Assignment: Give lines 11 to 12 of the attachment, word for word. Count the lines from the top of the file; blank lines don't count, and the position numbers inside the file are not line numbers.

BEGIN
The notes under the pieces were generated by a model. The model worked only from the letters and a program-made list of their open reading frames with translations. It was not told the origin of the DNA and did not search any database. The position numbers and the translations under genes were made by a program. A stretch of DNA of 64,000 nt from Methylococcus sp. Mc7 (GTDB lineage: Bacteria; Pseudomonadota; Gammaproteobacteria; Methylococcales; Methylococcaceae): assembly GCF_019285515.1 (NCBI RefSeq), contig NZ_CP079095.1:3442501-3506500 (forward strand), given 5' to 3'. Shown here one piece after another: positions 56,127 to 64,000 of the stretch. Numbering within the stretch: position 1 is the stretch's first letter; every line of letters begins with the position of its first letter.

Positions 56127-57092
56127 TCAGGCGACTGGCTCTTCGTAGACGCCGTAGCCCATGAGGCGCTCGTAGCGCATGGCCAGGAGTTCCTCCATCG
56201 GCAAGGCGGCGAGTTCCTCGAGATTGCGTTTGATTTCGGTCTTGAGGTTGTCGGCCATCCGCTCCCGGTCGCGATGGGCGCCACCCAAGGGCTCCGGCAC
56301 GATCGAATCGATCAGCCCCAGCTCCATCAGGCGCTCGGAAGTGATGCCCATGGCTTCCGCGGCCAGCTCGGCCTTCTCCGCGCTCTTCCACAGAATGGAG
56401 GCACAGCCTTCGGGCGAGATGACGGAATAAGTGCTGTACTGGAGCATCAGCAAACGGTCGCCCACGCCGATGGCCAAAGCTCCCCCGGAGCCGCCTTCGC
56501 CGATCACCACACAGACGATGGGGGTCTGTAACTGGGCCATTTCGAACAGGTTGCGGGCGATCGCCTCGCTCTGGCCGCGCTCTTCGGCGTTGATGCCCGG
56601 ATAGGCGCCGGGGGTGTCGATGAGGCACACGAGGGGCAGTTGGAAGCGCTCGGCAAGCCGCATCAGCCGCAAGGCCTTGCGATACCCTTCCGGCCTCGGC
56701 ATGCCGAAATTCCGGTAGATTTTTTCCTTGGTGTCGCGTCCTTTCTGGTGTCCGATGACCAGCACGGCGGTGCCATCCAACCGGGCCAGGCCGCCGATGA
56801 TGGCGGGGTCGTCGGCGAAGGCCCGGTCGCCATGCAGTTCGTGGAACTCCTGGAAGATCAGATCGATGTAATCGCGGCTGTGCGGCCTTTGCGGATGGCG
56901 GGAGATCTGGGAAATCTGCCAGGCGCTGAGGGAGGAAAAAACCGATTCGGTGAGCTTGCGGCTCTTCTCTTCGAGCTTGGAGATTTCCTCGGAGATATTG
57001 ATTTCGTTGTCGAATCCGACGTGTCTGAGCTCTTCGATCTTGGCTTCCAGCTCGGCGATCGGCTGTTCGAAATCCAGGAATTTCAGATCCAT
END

56901 GGAGATCTGGGAAATCTGCCAGGCGCTGAGGGAGGAAAAAACCGATTCGGTGAGCTTGCGGCTCTTCTCTTCGAGCTTGGAGATTTCCTCGGAGATATTG
57001 ATTTCGTTGTCGAATCCGACGTGTCTGAGCTCTTCGATCTTGGCTTCCAGCTCGGCGATCGGCTGTTCGAAATCCAGGAATTTCAGATCCAT